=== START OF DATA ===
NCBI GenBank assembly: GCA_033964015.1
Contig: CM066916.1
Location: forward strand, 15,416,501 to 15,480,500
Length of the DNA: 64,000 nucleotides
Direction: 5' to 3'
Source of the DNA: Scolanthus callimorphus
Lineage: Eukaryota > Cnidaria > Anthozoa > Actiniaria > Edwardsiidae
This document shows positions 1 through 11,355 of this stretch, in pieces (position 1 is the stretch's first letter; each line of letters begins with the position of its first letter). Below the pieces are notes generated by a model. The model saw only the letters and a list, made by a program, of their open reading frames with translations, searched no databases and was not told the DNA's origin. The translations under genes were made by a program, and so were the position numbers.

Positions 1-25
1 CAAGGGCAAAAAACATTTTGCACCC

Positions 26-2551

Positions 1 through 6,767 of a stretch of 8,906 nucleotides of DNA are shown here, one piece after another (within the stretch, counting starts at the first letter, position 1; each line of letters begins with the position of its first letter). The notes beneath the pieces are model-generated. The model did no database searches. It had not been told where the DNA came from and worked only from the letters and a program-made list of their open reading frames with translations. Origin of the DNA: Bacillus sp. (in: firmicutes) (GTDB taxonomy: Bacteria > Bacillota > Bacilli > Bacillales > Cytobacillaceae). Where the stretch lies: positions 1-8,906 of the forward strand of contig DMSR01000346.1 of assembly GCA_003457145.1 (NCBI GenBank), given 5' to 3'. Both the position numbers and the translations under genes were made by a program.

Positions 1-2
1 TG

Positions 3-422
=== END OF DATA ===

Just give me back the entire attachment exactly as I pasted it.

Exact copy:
NCBI GenBank assembly: GCA_033964015.1
Contig: CM066916.1
Location: forward strand, 15,416,501 to 15,480,500
Length of the DNA: 64,000 nucleotides
Direction: 5' to 3'
Source of the DNA: Scolanthus callimorphus
Lineage: Eukaryota > Cnidaria > Anthozoa > Actiniaria > Edwardsiidae
This document shows positions 1 through 11,355 of this stretch, in pieces (position 1 is the stretch's first letter; each line of letters begins with the position of its first letter). Below the pieces are notes generated by a model. The model saw only the letters and a list, made by a program, of their open reading frames with translations, searched no databases and was not told the DNA's origin. The translations under genes were made by a program, and so were the position numbers.

Positions 1-25
1 CAAGGGCAAAAAACATTTTGCACCC

Positions 26-2551

Positions 1 through 6,767 of a stretch of 8,906 nucleotides of DNA are shown here, one piece after another (within the stretch, counting starts at the first letter, position 1; each line of letters begins with the position of its first letter). The notes beneath the pieces are model-generated. The model did no database searches. It had not been told where the DNA came from and worked only from the letters and a program-made list of their open reading frames with translations. Origin of the DNA: Bacillus sp. (in: firmicutes) (GTDB taxonomy: Bacteria > Bacillota > Bacilli > Bacillales > Cytobacillaceae). Where the stretch lies: positions 1-8,906 of the forward strand of contig DMSR01000346.1 of assembly GCA_003457145.1 (NCBI GenBank), given 5' to 3'. Both the position numbers and the translations under genes were made by a program.

Positions 1-2
1 TG

Positions 3-422